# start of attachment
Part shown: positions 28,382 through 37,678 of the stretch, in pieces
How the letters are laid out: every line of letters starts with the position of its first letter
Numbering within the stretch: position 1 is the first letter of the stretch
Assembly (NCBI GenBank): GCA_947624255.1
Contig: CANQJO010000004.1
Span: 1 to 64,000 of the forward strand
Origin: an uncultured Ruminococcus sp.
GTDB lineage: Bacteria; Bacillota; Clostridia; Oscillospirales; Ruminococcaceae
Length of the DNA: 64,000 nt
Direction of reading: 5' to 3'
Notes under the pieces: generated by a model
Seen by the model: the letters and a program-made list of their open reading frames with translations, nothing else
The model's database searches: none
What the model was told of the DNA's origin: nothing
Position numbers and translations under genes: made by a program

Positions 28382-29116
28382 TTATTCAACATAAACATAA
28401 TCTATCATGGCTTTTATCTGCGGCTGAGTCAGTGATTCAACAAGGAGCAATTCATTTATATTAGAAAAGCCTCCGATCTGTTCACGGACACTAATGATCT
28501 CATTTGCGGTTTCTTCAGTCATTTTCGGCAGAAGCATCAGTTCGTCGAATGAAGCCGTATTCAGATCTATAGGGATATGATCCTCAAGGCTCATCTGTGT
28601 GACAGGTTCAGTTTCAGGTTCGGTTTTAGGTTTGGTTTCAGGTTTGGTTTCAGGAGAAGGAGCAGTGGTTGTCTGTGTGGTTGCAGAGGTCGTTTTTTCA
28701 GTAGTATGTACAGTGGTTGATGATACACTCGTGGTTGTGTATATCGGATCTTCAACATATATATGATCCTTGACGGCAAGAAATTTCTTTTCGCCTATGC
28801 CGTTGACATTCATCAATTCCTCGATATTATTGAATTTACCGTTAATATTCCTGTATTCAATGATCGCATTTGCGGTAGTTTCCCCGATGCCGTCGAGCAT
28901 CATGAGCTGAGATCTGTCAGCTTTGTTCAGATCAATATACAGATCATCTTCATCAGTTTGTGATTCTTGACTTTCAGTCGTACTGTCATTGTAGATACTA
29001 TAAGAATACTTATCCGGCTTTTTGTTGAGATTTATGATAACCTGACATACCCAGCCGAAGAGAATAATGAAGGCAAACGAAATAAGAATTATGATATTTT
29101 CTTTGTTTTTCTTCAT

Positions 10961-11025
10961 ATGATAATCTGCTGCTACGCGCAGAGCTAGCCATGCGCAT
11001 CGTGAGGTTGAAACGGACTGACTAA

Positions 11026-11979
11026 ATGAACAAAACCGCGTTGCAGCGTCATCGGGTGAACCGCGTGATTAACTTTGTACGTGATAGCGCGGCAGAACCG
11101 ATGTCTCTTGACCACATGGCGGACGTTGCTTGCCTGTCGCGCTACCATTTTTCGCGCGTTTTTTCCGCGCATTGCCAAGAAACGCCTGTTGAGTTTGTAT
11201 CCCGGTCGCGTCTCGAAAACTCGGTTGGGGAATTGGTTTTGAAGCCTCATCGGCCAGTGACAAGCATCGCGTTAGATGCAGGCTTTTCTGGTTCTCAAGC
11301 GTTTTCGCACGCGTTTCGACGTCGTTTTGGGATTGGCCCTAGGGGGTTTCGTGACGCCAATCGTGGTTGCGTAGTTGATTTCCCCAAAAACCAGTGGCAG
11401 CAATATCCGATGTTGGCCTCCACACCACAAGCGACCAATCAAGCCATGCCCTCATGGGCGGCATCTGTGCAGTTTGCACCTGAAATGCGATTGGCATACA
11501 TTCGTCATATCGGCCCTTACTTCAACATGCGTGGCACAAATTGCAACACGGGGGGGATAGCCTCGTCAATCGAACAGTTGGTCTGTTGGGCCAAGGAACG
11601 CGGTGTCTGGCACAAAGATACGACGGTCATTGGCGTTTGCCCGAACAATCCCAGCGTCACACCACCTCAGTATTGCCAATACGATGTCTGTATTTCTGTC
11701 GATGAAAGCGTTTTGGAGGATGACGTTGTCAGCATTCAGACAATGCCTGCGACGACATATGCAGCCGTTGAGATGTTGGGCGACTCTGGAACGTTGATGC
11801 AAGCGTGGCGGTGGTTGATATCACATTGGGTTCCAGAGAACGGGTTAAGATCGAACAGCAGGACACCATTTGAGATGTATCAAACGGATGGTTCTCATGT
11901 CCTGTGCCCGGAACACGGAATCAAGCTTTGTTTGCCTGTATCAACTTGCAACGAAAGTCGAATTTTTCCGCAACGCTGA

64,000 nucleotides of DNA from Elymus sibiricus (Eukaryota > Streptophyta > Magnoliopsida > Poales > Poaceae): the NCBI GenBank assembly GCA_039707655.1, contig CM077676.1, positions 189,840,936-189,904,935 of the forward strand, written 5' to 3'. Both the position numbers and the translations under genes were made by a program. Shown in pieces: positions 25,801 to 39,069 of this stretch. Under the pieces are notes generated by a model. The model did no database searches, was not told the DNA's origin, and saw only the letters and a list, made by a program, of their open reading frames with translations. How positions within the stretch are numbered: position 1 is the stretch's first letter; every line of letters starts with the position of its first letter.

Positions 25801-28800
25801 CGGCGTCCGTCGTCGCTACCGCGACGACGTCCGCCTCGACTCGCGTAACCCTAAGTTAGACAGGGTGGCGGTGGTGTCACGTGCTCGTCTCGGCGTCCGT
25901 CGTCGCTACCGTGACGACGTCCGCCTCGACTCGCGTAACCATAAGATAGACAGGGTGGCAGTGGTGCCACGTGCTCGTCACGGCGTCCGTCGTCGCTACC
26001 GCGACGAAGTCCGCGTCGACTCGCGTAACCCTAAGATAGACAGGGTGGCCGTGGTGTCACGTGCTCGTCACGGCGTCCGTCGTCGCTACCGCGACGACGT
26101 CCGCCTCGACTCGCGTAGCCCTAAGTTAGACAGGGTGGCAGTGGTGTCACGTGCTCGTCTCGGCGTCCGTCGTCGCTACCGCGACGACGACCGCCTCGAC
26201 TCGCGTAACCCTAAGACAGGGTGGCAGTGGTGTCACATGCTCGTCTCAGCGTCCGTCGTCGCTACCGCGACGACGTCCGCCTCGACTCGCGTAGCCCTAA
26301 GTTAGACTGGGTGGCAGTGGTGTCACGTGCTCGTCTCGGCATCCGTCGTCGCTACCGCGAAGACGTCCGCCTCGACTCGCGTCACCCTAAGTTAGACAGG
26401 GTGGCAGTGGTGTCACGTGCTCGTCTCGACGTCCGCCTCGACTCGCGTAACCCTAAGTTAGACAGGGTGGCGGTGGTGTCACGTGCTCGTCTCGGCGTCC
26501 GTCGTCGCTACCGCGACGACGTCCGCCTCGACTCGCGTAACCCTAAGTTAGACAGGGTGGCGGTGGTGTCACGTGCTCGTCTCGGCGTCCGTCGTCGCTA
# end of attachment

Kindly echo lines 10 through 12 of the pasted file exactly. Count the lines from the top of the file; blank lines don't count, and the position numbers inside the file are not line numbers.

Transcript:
Direction of reading: 5' to 3'
Notes under the pieces: generated by a model
Seen by the model: the letters and a program-made list of their open reading frames with translations, nothing else